The future of Egypt in the aftermath of last year’s “Arab Spring” is being written by the dominant Islamist organization in that nation, the Muslim Brotherhood. Since the fall of the Mubarak government in February 2011, the Muslim Brotherhood has been steadily establishing itself as the center of power in the new Egypt. In the process, the organization is now preparing to break a crucial promise that its leadership made last year: The Muslim Brotherhood is now seeking to install one of its own as president of Egypt.
As the Muslim Brotherhood continues building a future for Egypt that would place that nation in the ranks of the radical Islamist regimes, the U.S. State Department is still downplaying the course of events in the aftermath of the “Arab Spring.” But as the Egyptian government begins the process of drafting a new national constitution, it is clear that Islamists will dominate the process [see related article at end of this article].
As Islamists solidify their control over Egypt in the aftermath of the “Arab Spring” of 2011, the chief law enforcement officer in Dubai is warning that the new rulers of Egypt plan to export their revolution to his country —and beyond.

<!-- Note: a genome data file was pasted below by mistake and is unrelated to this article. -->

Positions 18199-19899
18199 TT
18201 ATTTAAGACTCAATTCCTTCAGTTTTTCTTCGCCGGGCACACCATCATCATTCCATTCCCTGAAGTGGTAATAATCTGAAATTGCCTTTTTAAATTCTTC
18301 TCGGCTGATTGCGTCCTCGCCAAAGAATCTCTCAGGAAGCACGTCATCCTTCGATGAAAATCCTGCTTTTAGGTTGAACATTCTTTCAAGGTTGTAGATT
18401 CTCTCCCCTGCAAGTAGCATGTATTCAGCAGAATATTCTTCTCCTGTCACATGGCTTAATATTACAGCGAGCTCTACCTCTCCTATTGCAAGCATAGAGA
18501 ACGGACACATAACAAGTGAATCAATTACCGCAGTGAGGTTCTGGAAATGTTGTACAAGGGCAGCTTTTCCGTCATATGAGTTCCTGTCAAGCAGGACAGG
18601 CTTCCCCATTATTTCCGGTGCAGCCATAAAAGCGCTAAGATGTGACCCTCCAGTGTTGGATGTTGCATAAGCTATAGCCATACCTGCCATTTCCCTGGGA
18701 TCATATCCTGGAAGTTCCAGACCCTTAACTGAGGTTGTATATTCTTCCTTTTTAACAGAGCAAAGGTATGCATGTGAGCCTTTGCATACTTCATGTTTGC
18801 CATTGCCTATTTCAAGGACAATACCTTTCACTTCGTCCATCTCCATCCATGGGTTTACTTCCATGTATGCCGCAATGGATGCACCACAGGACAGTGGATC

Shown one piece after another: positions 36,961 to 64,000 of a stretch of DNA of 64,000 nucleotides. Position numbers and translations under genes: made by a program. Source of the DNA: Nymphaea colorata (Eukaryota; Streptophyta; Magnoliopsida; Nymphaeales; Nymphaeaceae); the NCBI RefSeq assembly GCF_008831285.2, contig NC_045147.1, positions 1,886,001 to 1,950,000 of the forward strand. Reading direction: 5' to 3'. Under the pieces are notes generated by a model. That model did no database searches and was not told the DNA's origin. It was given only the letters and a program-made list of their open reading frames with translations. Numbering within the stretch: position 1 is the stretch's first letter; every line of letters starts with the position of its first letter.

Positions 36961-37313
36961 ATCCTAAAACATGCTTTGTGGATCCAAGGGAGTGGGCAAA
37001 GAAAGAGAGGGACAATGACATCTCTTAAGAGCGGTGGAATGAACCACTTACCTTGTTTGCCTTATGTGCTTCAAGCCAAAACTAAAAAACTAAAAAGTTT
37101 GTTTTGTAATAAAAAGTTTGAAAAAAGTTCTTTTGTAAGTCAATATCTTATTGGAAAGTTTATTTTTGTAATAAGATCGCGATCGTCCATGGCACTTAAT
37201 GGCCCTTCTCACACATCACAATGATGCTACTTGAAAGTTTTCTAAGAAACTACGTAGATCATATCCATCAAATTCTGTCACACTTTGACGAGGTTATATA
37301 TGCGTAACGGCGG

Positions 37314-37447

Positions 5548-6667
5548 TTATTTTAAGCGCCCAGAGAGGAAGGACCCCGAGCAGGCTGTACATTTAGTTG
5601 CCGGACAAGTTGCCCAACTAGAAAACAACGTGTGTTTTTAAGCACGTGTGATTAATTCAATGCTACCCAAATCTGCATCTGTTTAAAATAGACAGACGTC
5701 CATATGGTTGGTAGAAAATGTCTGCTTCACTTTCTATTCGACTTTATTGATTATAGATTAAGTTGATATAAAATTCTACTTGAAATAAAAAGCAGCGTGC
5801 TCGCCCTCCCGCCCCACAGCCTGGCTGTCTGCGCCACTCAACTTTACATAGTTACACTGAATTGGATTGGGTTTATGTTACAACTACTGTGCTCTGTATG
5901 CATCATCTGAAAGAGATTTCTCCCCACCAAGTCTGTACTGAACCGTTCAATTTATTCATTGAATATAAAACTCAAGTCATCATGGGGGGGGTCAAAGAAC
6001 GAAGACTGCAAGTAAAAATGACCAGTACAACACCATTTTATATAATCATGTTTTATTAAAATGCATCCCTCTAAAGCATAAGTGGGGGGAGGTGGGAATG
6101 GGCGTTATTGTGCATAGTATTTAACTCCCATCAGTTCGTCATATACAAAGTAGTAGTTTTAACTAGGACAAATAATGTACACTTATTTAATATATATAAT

As reported earlier this month for The New American, two radical Islamist political parties — the Muslim Brotherhood (emblem at left) and the Salafist Al-Nour party — have recently taken control of the Egyptian parliament following elections in that country:
Over a year has passed since the “Arab Spring” came to Egypt, and the evidence continues to accumulate demonstrating that what has come of last year’s revolution is bringing a "chill" to the relationship between the United States and Egypt.
The Kony 2012 campaign that propelled into immediate notoriety for several days collapsed almost as quickly and as ferociously as it rose. Though Invisible Children’s Kony 2012 documentary initially tugged at the heartstrings of Americans, harsh scrutiny of the video and of the entire campaign unveiled the underlying agenda for an expanded US AFRICOM presence in Africa, and therefore forced the Kony campaign back down to the dustbin of “movements” history, where all failed movements go to die.